Prescriptive analytics applied to resource allocation and operational problems encountered in accounting, economics, finance, management and marketing. Linear programming, goal programming, integer programming, and network models.

Prerequisites: DATA 500 & DATA 501

DATA 515: Analytics Capstone (3 credits)

This capstone course provides an opportunity for students in the analytics program to integrate and apply the analytics skills and knowledge learned in the previous courses. The analytics capstone course is a project based course, in which students will use analytics methodology to solve real-life problems. At the end of this Capstone, you’ll be able to ask the right questions of the data, and know how to use data effectively to address business challenges of your own. You’ll understand how cutting-edge businesses use data to optimize marketing, maximize revenue, make operations efficient, and make hiring and management decisions so that you can apply these strategies to your own company or business.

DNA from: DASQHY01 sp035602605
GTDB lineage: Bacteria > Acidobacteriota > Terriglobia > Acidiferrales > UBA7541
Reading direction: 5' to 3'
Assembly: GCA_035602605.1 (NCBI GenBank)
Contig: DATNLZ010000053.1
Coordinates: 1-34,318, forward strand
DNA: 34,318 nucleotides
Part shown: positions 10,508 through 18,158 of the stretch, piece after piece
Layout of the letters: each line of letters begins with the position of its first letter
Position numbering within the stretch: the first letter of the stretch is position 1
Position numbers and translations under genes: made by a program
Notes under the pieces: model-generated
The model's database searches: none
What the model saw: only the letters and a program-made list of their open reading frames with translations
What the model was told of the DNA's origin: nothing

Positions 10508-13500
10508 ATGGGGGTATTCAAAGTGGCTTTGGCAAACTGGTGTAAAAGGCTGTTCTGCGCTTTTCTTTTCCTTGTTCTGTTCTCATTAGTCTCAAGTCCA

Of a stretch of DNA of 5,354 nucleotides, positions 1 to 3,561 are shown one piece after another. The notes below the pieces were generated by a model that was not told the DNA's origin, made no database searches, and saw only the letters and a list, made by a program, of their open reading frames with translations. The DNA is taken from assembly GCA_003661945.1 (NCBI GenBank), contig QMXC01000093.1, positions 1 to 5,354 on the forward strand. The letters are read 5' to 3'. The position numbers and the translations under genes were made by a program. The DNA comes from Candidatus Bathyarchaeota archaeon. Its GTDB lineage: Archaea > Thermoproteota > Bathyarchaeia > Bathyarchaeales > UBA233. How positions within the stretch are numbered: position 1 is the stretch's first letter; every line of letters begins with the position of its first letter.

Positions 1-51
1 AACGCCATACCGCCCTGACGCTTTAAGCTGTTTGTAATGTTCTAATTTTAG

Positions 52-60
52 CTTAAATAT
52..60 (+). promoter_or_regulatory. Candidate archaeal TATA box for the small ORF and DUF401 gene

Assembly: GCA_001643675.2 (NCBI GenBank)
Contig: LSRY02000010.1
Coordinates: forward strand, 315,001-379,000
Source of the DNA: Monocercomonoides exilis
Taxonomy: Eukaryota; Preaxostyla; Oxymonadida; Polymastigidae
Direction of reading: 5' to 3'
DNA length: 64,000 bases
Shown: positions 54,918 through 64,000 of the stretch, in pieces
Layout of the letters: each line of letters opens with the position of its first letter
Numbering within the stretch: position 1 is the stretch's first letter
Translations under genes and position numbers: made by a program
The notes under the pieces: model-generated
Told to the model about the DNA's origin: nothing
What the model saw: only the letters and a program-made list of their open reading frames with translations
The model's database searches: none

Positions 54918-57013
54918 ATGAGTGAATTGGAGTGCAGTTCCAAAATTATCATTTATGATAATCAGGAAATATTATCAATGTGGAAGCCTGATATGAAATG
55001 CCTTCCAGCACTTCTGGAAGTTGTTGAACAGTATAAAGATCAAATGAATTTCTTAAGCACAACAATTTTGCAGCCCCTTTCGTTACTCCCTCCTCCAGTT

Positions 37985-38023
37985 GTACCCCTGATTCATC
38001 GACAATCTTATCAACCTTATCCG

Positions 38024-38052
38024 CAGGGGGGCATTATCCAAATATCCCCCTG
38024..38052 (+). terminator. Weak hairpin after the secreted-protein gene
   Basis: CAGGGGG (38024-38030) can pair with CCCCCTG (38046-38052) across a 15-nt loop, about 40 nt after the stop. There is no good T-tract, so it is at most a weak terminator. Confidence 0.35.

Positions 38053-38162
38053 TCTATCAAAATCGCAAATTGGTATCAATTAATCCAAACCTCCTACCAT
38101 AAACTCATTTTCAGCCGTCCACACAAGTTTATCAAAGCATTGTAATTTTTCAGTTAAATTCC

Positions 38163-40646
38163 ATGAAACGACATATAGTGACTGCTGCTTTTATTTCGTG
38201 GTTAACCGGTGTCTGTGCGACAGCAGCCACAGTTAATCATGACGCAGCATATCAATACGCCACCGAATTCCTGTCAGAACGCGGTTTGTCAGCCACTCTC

Prerequisites: DATA 510 & DATA 511

DATA 533: Finance Analytics (3 credits)

In today’s environment business, finance, and accounting professionals need to analyze an increasing volume of data in a meaningful way. This course covers the main quantitative analysis methods of finance. The emphasis is on rigorous and in-depth development of the key techniques and their application to practical problems in order to make sustainable strategic decisions. Good decisions depend on accurate and well-presented information drawn from both domestic and international sources and more importantly the ability to synthesize and draw conclusions from that data. This course will help individuals develop, interpret and analyze both internal and external financial information.